Reflection: Getting Epiphany Right
Dear Beloved Community of St. John’s,
Mostly, we get Epiphany wrong. That’s a shame, because this commemoration has much to teach and inspire us.
Last year, a colleague asked me what was the actual astronomical phenomenon that we read about as the star of the Magi. I did some research and gave him a couple of ideas, but I thought the question was very much beside the point. The star of the Bible story is not about identifying a provable celestial event. Rather, and more important, it is about the light of heaven come down to earth. The light is a proclamation of salvation and redemption. That it moves suggests that the coming of God’s child is something as expansive as the sky over the earth. That is a much bigger deal than an ancient, theoretical star chart.
Also, we don’t know that there were exactly three Magi, we don’t know that one was dark skinned, and we don’t know their names. All of these “facts” are the stuff of later legends and song lyrics. We do definitely know that the Magi did not bump into the shepherds at the stable, even though many of our nativity sets come with shepherds, wise men, sheep, a cow, a donkey, and a camel.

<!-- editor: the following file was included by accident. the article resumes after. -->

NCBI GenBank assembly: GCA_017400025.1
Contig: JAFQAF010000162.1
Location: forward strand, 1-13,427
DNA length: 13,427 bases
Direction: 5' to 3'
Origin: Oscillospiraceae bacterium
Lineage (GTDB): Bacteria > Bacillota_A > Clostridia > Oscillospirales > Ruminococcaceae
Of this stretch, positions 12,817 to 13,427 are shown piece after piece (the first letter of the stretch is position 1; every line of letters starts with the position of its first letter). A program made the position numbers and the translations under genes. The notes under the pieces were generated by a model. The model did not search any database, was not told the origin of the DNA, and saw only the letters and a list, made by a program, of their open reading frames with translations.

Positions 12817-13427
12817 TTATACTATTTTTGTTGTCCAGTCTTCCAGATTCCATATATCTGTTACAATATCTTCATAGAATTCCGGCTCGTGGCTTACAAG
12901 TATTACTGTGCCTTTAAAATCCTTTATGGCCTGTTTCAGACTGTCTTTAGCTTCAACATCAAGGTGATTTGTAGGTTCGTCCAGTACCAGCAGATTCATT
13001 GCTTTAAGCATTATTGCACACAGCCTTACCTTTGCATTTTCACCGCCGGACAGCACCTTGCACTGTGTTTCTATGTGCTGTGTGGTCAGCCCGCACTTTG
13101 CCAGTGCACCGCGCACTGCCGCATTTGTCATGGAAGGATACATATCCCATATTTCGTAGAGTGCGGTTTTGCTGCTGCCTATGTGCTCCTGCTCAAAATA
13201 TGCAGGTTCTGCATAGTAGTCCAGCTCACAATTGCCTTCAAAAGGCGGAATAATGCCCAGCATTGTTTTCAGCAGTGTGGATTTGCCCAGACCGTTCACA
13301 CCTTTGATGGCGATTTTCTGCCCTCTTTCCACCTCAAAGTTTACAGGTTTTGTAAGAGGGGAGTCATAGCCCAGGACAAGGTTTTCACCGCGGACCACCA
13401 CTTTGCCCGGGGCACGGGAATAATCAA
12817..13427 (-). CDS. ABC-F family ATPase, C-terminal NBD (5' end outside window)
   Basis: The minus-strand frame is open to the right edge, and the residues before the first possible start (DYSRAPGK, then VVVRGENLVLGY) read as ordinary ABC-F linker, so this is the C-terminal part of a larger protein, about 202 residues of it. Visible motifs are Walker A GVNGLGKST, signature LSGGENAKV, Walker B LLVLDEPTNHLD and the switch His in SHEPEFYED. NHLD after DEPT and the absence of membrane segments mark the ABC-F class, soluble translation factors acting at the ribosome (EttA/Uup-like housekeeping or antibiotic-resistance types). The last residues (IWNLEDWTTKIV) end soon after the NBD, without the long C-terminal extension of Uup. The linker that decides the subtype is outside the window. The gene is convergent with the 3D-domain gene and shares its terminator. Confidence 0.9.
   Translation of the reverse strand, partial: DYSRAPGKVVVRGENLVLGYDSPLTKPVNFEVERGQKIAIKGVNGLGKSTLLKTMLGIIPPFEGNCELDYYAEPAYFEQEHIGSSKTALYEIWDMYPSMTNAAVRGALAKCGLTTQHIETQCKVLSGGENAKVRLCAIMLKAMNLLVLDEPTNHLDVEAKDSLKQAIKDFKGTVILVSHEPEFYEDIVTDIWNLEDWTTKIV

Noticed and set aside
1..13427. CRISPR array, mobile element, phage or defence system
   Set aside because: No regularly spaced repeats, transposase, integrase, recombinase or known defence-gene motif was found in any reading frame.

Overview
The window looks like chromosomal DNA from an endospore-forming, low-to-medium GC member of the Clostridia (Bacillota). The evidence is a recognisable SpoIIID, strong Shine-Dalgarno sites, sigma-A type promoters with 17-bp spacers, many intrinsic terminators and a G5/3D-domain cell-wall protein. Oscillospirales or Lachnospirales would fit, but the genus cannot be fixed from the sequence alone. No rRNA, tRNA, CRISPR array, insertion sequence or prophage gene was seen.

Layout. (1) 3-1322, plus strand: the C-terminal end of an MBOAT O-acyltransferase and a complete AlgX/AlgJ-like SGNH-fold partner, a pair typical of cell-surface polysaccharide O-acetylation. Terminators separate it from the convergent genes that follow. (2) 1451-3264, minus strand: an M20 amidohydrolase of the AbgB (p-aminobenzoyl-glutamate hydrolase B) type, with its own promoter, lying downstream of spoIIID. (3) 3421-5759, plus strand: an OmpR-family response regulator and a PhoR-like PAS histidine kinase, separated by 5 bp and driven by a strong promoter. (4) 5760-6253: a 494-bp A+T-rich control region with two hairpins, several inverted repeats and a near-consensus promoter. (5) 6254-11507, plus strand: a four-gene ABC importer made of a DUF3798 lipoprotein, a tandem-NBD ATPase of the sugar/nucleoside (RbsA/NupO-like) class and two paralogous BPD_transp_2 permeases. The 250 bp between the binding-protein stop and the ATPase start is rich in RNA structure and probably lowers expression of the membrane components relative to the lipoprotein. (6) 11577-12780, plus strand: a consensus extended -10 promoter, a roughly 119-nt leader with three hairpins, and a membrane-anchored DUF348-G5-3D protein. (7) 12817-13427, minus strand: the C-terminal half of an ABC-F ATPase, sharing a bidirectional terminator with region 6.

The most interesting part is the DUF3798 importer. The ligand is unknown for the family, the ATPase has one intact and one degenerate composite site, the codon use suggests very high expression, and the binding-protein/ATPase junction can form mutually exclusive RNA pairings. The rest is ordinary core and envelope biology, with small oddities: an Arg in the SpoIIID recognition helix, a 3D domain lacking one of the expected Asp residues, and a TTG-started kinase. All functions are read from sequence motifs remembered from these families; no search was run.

In fact the real narrative of the visitation was more interesting and touching. According to Matthew’s gospel, the Magi entered into the holy family’s home in Bethlehem, where they encountered Mary and Jesus. Many have theorized that because king Herod ordered that all boy children two and younger be killed, that the events of this story of the Magi could have taken place well after Jesus’ birth, when the boy was a toddler. Also, in keeping with the gospel based on the writings of Isaiah, the gifts were gold for kingship, frankincense to represent prayers arising to heaven, and myrrh to anoint the dead.
What I think is sweet and powerful about the actual gospel’s telling of the story, the visit of the Magi was an event centered in the home. Jesus was an inquisitive, active child. His playground and lesson book was anything he could touch. He was learning to talk already. He was on the way to his—and our—destiny.
The various holiday carols about the Wise Men are lovely and traditional. Many of the lyrics we know by heart. Truly, Matthew’s gospel weaves together many threads that have fulsome theological meaning. The real story is about when company comes calling, gifts, and hospitality. We all would have enjoyed being part of that living room scene.